Through the gut-brain axis , the microorganisms in your gut can also create feedback loops in the hypothalamic-pituitary-adrenal connection (a key hormonal network), regulating cortisol (stress hormone) production. An imbalanced microbiome is also associated with many diseases and mood disorders. By focusing on strengthening and feeding your microbiome, you can restore normal microbial balance, which may potentially have a role in regulating your mental health.

And that’s not all

The microbiome is often linked with the three areas above, but it impacts so much more than those. From cardiovascular health to skin blemishes, from bone density to eyesight, it all comes back to your gut microbiome.

How else does your microbiome affect you?

It’s important to stay on top of the health of your microbiome, and be able to recognise when you need to give your gut a little bit of extra care and attention. Prolonged gastrointestinal discomfort is an obvious sign, but there are many others that you wouldn’t necessarily associate with the gut.

Discover five ways your gut might be telling you it needs a little bit of love .

6 ways to look after your microbiome

Once you decide that you want to put a bit more time and thought into taking care of your gut microbiome, it can still be hard to know where to start. There’s a lot of competing information on the internet, but we’ve broken it down into six simple things you can start right now.

1. Eat a diverse range of foods

The more diverse the diet , the more diverse the microbiome, a key indicator of good gut health. In particular aim for foods that are high in prebiotic fibre. These indigestible fibres are found in vegetables like artichokes and leeks, and are an excellent source of nutrition for your gut bacteria.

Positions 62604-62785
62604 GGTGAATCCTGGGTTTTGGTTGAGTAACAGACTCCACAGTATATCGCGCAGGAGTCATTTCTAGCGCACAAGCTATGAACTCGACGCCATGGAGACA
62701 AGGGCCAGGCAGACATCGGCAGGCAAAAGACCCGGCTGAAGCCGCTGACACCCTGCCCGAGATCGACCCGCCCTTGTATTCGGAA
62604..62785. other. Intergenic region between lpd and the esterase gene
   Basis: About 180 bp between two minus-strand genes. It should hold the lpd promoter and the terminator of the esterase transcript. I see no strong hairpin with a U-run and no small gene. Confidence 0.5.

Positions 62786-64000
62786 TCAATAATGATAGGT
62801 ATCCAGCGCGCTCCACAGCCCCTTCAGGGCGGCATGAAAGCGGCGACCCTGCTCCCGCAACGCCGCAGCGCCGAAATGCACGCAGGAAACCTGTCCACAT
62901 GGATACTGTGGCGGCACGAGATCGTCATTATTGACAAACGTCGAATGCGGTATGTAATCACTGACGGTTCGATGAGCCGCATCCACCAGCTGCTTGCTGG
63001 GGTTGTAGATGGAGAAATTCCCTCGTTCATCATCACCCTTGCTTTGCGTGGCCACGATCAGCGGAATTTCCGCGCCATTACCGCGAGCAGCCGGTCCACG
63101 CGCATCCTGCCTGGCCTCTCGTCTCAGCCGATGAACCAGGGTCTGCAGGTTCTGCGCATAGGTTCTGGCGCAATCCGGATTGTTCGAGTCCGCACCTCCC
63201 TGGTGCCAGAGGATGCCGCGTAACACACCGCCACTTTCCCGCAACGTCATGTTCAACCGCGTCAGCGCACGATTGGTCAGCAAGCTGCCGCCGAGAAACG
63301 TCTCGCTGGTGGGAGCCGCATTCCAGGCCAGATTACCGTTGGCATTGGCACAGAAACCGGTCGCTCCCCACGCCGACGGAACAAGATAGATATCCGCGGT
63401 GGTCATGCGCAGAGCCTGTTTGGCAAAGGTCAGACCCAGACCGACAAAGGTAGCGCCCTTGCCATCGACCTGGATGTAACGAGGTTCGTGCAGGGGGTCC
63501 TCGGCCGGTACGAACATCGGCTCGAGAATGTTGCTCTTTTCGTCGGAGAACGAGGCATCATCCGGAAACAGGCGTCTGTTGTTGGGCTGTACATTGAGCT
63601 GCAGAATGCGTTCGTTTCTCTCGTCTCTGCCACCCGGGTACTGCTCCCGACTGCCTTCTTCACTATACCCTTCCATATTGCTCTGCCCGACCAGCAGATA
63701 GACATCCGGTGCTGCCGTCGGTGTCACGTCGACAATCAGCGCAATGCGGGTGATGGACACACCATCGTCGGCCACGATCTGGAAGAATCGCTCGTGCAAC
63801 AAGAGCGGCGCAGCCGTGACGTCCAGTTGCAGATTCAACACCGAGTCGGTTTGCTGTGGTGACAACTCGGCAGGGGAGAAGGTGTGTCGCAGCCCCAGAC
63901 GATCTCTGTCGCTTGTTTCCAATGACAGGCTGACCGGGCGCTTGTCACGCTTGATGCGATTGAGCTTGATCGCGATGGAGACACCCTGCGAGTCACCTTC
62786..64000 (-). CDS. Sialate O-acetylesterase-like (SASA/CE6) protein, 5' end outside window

2. Eat plenty of fermented food

Fermented food on its own is unlikely to deliver much live bacteria to the gut, as your stomach acid does a very good job of killing off any microorganisms it comes into contact with. However, probiotic-rich foods like kimchi, sauerkraut, and kombucha are still able to get some bacteria to your colon, and studies show a correlation between eating these foods and having a good microbial diversity.

3. Take a probiotic supplement

A high-quality probiotic supplement can deliver live bacteria to the colon more effectively than probiotic-rich foods, thanks to delayed-release technology and acid-resistant strains. Research suggests that supplementation can help increase microbial diversity in the gut, which is linked to overall physical and mental health.

4. Avoid too much sugar

Don’t go overboard—an overly restrictive diet is never a good idea unless you’ve been advised by a healthcare professional. But some studies suggest that a diet high in refined sugar is linked to a gut microbiome that encourages inflammation, so it’s probably best to avoid enormous amounts of refined sugar.

5. Get moving

Exercise isn’t just good for your brain and body, it’s also good for your gut. Evidence suggests that exercise can enhance the number of beneficial microbial species, enrich the microflora diversity, and improve the development of your gut bacteria, all of which lead to a stronger microbiome, and potential health benefits.

6. Have a nap

Even sleeping can have an impact on your microbiome. This is an example of the gut-brain axis working the other way. If you aren’t getting enough sleep, you’re more prone to feeling stressed in everyday situations. This response may have an adverse impact on the diversity of your microbiome.

None of these are miracle answers to microbiome health, but together, they can help support your gut bacteria, and help them thrive. Because if one thing’s clear, it’s the importance of the microbiome when it comes to your overall health, from what you’d expect—digestion—to what you wouldn’t—mood. So if you want to stay healthy and experience the benefits of good gut health, long-term, start thinking about what you can do to maintain a strong, healthy microbiome.

Your gut microbiome is one of the most important systems in your body, and it’s in constant communication with your brain. Discover more about the gut-brain axis now.